Advantages of a Large Family

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When parents open their hearts to welcome the children God wishes to send them, they are often rewarded with many children. God lovingly answers their generous faith by entrusting new souls to their care, new lives to nurture and lead back to him.

God smiles on open-hearted, adventurous parents and showers them with his never-failing help. He uses their busy, happy family life to strengthen each child in faith and virtue. Through the parents’ sacrifices, he makes of each family a cadre of valiant, strong, self-confident men and women who will carry the Faith forward in history and influence those around them whose lives will intertwine with their own.

If you have been blessed with many children, you should thank God for this great honor and be confident of his never-failing help.

For your own peace of mind, too, you should pause now and then to think how your family life–frantic and challenging as it often is–works to strengthen the character and faith of your children, and thereby the Church of the next generation. A large family is inherently formative; it’s an ongoing apprenticeship in right living and leadership. It works to turn out young people who surpass their contemporaries, succeed in life, and emerge as leaders.

So then, consider how your family life benefits each your children. How are your children strengthened to be better men and women through the give-and-take of growing up with several brothers and sisters?

  • Unlike most children today, they are genuinely needed at home. Through their chores and their handling of responsibilities around the house, they contribute to the family’s welfare. That is, every day they practice putting their powers up against problems for the service of others. Consequently they grow in self-knowledge (their strengths and limitations) and realistic self-confidence. They grow to be more mature more quickly.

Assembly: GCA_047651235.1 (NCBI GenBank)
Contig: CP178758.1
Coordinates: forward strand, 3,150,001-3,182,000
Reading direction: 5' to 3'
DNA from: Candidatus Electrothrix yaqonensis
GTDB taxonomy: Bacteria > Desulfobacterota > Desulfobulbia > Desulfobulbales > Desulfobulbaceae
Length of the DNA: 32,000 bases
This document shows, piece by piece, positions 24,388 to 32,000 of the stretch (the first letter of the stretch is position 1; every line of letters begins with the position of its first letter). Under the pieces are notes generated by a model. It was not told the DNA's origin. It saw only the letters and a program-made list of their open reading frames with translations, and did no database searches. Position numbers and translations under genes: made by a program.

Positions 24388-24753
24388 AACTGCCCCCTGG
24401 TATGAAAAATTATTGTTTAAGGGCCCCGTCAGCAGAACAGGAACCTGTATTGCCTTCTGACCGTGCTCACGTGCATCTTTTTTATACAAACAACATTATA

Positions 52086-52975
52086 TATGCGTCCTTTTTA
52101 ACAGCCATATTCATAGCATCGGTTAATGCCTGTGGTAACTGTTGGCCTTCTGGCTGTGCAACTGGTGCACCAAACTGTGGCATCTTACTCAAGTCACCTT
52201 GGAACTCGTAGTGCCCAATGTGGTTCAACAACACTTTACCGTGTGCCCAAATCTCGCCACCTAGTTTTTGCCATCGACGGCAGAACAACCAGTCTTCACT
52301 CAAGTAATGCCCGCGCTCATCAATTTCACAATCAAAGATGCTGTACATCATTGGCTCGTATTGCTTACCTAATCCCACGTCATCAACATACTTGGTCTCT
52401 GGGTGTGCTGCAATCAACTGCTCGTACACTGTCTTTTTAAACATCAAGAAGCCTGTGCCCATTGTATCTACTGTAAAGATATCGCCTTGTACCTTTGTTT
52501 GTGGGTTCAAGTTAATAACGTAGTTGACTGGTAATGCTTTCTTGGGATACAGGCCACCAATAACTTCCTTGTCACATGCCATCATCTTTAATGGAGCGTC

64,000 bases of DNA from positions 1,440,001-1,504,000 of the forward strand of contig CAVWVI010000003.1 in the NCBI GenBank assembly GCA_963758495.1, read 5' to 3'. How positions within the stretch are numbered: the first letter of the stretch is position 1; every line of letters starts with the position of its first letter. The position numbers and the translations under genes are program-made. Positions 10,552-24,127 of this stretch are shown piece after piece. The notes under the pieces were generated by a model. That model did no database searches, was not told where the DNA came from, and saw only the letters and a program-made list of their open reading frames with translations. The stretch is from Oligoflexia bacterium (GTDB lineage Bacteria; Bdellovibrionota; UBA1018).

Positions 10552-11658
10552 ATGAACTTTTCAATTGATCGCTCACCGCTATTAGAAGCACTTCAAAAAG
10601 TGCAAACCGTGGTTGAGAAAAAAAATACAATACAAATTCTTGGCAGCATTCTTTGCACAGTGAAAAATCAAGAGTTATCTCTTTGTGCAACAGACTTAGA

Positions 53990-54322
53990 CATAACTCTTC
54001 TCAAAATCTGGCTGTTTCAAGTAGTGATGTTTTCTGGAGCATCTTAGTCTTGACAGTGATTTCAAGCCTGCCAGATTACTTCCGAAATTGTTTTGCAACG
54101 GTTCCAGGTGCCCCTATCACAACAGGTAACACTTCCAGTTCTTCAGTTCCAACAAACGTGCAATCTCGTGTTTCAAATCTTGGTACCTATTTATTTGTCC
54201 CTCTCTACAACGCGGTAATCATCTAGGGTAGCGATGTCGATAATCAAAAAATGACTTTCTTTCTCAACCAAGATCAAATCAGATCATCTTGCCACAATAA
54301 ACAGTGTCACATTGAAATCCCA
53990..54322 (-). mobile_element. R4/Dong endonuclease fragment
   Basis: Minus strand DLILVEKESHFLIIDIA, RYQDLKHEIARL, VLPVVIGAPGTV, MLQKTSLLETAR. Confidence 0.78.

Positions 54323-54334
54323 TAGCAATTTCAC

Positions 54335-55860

• Related to this, they understand the real meaning of responsibility, that is, if we don’t do our duty, someone else will suffer. So their moral development–moving from “self” to “others”–takes root more deeply. They grow to be givers, not takers.
  • Surrounded by siblings’ conversation and playful interaction, they enjoy constant intellectual stimulation. This strengthens and sharpens their judgment.
  • They’re surrounded by laughter. By and large, even with its ups and downs, the home of a large family is a happy place, a place of healthy fun. Good cheer, it seems, is livelier, more heartfelt, when shared with a crowd. All their lives, children from a large family remember the fun they had together, the sheer delight of being alive surrounded by love.
  • Even their normal squabbles and spats, when refereed by parents, teach them lessons of fairness, sharing, splitting differences, letting others off the hook, forgiving and forgetting. This fortifies their moral standards, their lifelong conscience. (Friction, though irksome and tedious at times, has its uses; it rounds off rough edges, forms a smooth, resilient surface.)
  • Since their parents take care of their needs but cannot satisfy their whims (through lack of money and time), children learn the difference between wants and needs. They learn to wait for what they want, or to work and earn it themselves. Thus they are spared the corruptive influence of instant gratification. They internalize the virtues of patience and honorable ambition. They grow to become self-reliant self-starters.
  • Through interactions with their siblings, children more deeply understand gender differences. From their sisters, boys understand and appreciate femininity; from their brothers, girls understand and appreciate what’s common among males. All the children are thus better prepared for marriage.
  • One of the mysteries of a large family is the startling differences siblings display in temperaments and talents and interests. By dealing with these differences among their siblings, children learn to get along with anyone. Having to share a bedroom and bathroom and space at the table prepares the children superbly for marriage and for life.
  • Older children play with the youngest ones, and thus form a bond of affection with them. Younger children receive love and learning from several older people, not just their parents. So older children are pulled out of their egos, and younger ones are surrounded by love.
  • Each child journeys through life enjoying the support of his grown-up brothers and sisters. No matter what befalls them in life, your children will never be alone. Indeed, the finest gift parents can give their children, the gift lasting a lifetime, is their brothers and sisters.
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